As 2021 comes to a close, it's clear that a year that should have marked the beginning of a banner 50th anniversary celebration for the Walt Disney World Resort turned out to be a bit of a bust.
While its competitor up I-4 fast-tracked the debut of a new roller coaster to much acclaim, the best new ride Disney's parks could muster in 2021 was Remy's Ratatouille Adventure, a clone of a decade-old dark ride that requires guests to navigate a byzantine Virtual Queue just to experience it. Mickey's makeover of the popular free FastPass service into a pay-per-use Lightning Lane option angered many longtime visitors, and even well-intended efforts (like the addition of "Inclusion" to the company's key values and the removal of culturally outdated attraction elements) provoked outrage among some self-proclaimed Disney fans.
If there's any consolation for us in Orlando, it's that folks had it even rougher out in Anaheim, where Disneyland's long-awaited reopening was marred by the extinction of their old annual pass system and the lackluster reception to the Avengers Campus superhero expansion.
It would be easy to fill this space by detailing why Disney CEO Bob Chapek deserves lumps of coal in his Christmas stocking. But in the spirit of the holiday season, I'm instead going to stay focused on the future and share some upcoming gifts I'm eagerly anticipating opening at Walt Disney World throughout 2022.
By the time you read this, Disney should have answered my No. 1 holiday wish and finally resumed parking lot tram service at the Transportation and Ticket Center, making the long slog into the Magic Kingdom marginally less miserable. I'm looking forward to the rest of the parks restoring their trams soon, because every step counts at the end of a long day. But I'm even more excited to board a different form of transportation when the Walt Disney World Railroad returns to service ahead of the still-unannounced opening of Tomorrowland's Tron coaster. The opening-day attraction hasn't operated since December 2018, and it doesn't seem right allowing the park's 50th anniversary to pass without hearing the steam locomotive making its "grand circle tour."
A train sitting idle for years is a shame, but hundreds of talented performers doing the same has been a tragedy, so I was thrilled when Disney announced the return of more live entertainment to Orlando's theme parks. The long-running Indiana Jones Epic Stunt Spectacular was scheduled to reopen right in time for the holiday crowds at Disney's Hollywood Studios, where an updated version of Fantasmic! featuring new segments from Aladdin, Moana and Frozen II will premiere later in 2022. At Disney's Animal Kingdom, the Finding Nemo musical is being reimagined as The Big Blue ... and Beyond!, which will incorporate some of the old show's songs and puppets with a new Finding Dory–inspired framing story. And the Festival of Fantasy parade will return to the Magic Kingdom, hopefully with its steampunk dragon float in full fire-breathing form.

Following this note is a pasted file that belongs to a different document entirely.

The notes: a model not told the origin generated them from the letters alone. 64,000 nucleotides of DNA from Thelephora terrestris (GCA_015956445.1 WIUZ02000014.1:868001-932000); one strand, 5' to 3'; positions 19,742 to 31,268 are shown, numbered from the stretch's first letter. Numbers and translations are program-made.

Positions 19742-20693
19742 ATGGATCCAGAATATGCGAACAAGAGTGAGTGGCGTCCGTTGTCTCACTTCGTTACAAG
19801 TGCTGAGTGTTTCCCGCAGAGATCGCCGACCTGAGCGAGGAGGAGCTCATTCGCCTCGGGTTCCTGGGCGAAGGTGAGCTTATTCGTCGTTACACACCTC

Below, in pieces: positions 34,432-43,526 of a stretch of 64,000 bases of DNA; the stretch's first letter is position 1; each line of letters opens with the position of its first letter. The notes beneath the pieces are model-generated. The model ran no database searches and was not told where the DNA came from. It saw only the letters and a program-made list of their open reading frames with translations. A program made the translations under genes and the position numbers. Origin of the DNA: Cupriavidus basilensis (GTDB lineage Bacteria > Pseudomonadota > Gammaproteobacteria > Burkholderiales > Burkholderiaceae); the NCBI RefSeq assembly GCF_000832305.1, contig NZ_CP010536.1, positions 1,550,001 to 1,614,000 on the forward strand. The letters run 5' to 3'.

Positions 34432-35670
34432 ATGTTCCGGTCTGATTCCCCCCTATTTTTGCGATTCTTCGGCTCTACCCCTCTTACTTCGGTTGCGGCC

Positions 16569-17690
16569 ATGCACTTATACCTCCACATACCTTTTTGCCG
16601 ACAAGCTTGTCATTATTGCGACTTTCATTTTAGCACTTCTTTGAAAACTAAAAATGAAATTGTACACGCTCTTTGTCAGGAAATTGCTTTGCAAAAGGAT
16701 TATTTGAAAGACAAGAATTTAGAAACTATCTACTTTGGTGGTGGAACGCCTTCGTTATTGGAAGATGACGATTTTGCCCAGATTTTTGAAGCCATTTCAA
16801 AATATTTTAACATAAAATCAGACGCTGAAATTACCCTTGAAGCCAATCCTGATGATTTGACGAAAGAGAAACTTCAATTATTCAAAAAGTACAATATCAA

Beyond the regularly scheduled performances, I'm also looking forward to a resurgence of seasonal live entertainment. After a year and a half of pared-down "Taste of" festivals, Epcot's events are again offering a full slate of offerings, starting with the revival of the Candlelight Processional and cultural storytellers during the current International Festival of the Holidays. Look for Broadway singing stars to grace the American Gardens stage during January and February's Festival of the Arts. And the Garden Rocks concert series is set to bloom again at the Flower & Garden Festival from early March until July.
Of course, although live entertainment and sample-sized libations are lovely, some of us visit theme parks for the rides. Luckily, Disney has a long-awaited E-Ticket lined up for some time next summer, when Guardians of the Galaxy: Cosmic Rewind launches at Epcot's former Universe of Energy pavilion. I was a bit let down to learn that, while the film franchise's stars recorded new footage for the attraction, we won't get to see an animatronic Groot or Rocket Raccoon. Even so, the innovative spinning vehicles — which were surprisingly comfy when I tested one out at the Destination D23 convention — combined with one of the world's longest indoor coaster tracks should make for an out-of-this-world adventure.
Speaking of out-of-this-world, the social media backlash against Disney's marketing campaign for Star Wars: Galactic Starcruiser has generated G-forces strong enough to launch the upcoming ultra-exclusive hotel into actual orbit. While a cringeworthy promotional video featuring Goldbergs actor Sean Giambrone was rightly laughed off the internet, I have faith in the folks I know who are working on this ambitious endeavor's entertainment, and I'll be cheering them on from afar when it takes off on March 1. Even though I'm usually averse to enforced audience participation, the eternal 10-year-old Star Wars superfan inside me would jump at the chance to LARP as a Jedi for 48 hours, if only I could afford the hefty $5K-plus bounty to board.
Last, but certainly not least in terms of lasting impact, I'm excited to see how much of Disney's California operations — including the legendary Imagineering department — handles their relocating to Lake Nona in east Orlando. This radical move will cause major disruption for cast members with roots on the West Coast, but could also open up big new opportunities for a new generation of theme park designers. If nothing else, if the ride developers are living in tropical Central Florida instead of temperate SoCal, perhaps they'll finally learn to install some shade.
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